However some parents made some comments when they returned questionnaires and some of these are included below.
"These are healthy"
"more fruit…"
"would like to see fresh fruit every week"
"…a lot of variety"
"not so much Sand"
"in some sessions there are not enough"
"always a wide selection for all ages and child preferences"
"as my children have got older they have found them less stimulating"
"some different ideas on the odd occasion to stimulate play"
"Children are able to choose what they wish to play with"
" not enough variety for the older boys"
Structured activities
"helps to develop concentration and to follow instructions"
"child too young"
"need to be more seasonal i.e. water play in summer not winter"
Unstructured play
"Help children to explore find their own space and learn through play"
"Children are able to run round and enjoy themselves without worrying about hurting themselves"
"It gives the children a chance to play with what they choose"
Outdoor play
"Help children to explore the outside space"
"Children are able to enjoy the freedom of the outdoors with fewer obstacles"
"Have more opportunity to play outside at the kids club than they do at home"
The parents were asked if their child’s behaviour changed when playing outdoors and if they felt outdoor play was important. When asked most parents’ believed that outdoor play is important for their child’s development.
Chart 3 – Children’s behaviour change whilst playing Outdoors
The majority of parents did feel that their children had benefited from attending the Kids Club sessions and believed that it had helped with their child’s behaviour and has given them some freedom for more outdoor play. Department of transport (2006) Children today do not get out to play that often as times have changed fewer children are playing outdoors due to the dangers. There was only one person that disagreed on their child concentration whilst playing outside most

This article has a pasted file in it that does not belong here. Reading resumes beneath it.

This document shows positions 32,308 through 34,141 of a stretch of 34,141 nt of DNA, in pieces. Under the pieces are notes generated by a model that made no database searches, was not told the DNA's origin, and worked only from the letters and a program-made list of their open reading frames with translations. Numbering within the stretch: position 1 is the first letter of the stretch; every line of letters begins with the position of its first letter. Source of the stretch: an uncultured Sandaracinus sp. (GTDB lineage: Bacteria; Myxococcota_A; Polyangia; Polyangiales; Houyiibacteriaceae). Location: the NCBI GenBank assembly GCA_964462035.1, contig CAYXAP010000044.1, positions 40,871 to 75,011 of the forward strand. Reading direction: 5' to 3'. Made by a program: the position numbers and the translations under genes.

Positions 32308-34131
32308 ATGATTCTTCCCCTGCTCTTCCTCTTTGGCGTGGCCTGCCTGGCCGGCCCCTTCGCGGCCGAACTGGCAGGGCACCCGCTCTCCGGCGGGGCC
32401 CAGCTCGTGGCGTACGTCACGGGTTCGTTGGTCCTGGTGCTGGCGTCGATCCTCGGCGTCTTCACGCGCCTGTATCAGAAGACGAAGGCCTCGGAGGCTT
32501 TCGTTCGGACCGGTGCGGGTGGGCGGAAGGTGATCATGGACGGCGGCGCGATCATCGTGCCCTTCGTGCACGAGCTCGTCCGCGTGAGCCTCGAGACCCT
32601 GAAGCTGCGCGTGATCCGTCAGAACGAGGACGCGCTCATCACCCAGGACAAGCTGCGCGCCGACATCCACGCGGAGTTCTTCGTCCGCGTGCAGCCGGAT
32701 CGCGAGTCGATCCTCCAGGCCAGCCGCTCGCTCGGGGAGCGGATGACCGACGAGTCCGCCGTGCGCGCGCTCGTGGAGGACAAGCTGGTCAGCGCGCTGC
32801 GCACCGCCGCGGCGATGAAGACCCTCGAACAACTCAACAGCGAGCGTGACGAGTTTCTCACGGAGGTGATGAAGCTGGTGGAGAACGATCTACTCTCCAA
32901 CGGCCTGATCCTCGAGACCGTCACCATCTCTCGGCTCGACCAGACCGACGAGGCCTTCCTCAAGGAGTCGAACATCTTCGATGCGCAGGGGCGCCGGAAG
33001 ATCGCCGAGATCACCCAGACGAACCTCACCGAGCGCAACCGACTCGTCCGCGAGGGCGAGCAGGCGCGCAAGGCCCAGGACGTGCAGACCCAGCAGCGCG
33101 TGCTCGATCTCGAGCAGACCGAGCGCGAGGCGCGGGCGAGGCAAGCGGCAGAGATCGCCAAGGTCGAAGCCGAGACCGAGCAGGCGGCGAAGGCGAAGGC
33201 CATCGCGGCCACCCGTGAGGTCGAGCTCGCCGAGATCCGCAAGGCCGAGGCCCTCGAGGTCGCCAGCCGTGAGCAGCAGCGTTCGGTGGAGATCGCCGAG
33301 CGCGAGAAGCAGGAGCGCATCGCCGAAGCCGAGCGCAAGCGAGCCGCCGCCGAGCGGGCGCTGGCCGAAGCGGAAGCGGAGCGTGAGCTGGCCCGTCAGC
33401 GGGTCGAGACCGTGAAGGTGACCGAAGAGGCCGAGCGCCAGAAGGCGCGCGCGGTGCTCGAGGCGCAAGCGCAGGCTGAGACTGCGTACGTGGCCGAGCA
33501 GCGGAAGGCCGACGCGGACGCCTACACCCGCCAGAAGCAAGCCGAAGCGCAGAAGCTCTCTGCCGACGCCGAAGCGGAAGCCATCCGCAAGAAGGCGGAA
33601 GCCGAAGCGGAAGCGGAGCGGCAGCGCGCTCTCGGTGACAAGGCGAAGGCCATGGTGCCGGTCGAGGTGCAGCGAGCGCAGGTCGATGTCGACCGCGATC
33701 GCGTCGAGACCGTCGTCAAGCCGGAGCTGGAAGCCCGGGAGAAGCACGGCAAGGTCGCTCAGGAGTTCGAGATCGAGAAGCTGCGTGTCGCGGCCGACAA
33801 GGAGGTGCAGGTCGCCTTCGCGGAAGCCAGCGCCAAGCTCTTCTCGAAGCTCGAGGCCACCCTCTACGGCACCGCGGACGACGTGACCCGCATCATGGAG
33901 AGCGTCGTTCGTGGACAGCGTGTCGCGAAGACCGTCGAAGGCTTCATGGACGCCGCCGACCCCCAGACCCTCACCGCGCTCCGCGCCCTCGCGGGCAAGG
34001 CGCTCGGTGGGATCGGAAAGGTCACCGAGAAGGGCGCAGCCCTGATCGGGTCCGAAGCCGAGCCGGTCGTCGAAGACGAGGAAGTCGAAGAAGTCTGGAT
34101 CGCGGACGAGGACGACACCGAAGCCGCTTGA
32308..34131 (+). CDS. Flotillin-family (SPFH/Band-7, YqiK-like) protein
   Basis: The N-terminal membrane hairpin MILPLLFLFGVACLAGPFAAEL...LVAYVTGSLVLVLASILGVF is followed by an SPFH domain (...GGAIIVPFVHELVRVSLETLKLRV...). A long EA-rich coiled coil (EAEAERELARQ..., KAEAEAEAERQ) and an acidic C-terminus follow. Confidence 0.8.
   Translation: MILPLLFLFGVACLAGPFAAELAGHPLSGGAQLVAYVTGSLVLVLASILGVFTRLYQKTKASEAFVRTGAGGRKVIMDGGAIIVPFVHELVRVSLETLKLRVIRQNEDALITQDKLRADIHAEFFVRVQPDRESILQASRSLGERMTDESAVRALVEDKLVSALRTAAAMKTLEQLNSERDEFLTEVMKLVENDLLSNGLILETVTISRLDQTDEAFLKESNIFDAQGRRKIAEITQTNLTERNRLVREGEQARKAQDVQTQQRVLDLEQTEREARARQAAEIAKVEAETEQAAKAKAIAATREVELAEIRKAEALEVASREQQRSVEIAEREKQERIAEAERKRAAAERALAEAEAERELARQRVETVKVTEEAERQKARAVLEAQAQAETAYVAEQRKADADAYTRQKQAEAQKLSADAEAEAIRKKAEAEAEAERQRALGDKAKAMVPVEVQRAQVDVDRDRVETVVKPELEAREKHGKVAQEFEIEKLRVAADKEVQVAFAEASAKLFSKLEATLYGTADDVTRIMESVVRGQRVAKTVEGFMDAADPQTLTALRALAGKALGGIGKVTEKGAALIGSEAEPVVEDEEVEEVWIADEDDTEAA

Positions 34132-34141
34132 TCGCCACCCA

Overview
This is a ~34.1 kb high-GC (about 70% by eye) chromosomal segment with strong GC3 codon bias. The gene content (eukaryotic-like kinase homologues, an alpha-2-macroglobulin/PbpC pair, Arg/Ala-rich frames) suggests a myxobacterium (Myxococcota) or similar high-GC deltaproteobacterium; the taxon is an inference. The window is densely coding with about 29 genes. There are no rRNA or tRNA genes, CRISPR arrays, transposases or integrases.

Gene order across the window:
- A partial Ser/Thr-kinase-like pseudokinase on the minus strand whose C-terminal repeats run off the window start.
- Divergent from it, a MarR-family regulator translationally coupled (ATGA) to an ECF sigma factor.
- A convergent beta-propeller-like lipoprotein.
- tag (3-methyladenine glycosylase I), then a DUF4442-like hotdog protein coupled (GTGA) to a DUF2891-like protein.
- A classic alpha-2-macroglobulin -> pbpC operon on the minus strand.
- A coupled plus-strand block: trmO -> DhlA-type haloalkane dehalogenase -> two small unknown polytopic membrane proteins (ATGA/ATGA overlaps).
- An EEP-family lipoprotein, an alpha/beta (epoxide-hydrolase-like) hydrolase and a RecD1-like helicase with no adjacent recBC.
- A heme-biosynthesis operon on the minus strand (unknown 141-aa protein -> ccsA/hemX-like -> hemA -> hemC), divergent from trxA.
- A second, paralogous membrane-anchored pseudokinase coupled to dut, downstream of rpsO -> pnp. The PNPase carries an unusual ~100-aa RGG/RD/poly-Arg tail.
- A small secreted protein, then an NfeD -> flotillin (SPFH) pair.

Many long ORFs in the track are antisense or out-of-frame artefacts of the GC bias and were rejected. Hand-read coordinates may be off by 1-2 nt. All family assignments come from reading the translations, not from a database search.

parents agreed that their children play outside better as they are not confined to one particular space.
The response of the questioners sent out to sixty parents was quit poor as only thirty six where return for research purpose this is quite low. In future when questioners are sent out to the Kids Club parents the author will need to look at a more effective way in getting the information back.
Information gathered from questionnaire shows why the children attend the kids club with the most popular being parents at work and easy access as the Kids Club is located at RAF Waddington and the majority of those children that attend the club live on the camp and attend the local school.
From the response and comments from parents they seem happy about the Club and what it provided for their children. Even though one part was graded badly by one parent. Whilst on another questionnaire the child’s behaviour was rated quit high regarding outdoor play according to James Tweed (2003) outdoor play can help children’s self-esteem and can bring down vandalism and bullying. Comments made by parents regarding children playing outdoors was on the positive side as some children do not get much of a chance to play outdoors when they get home.
The Kids Club was not only put in place for those parents that go out to work but for children to socialise and enjoy all aspects of play and to be able to enjoy the outdoors, and to develop their social skills and behaviour 21 out of 36 parents agreed that outdoor play encourages positive behaviour and agreed that their children played better.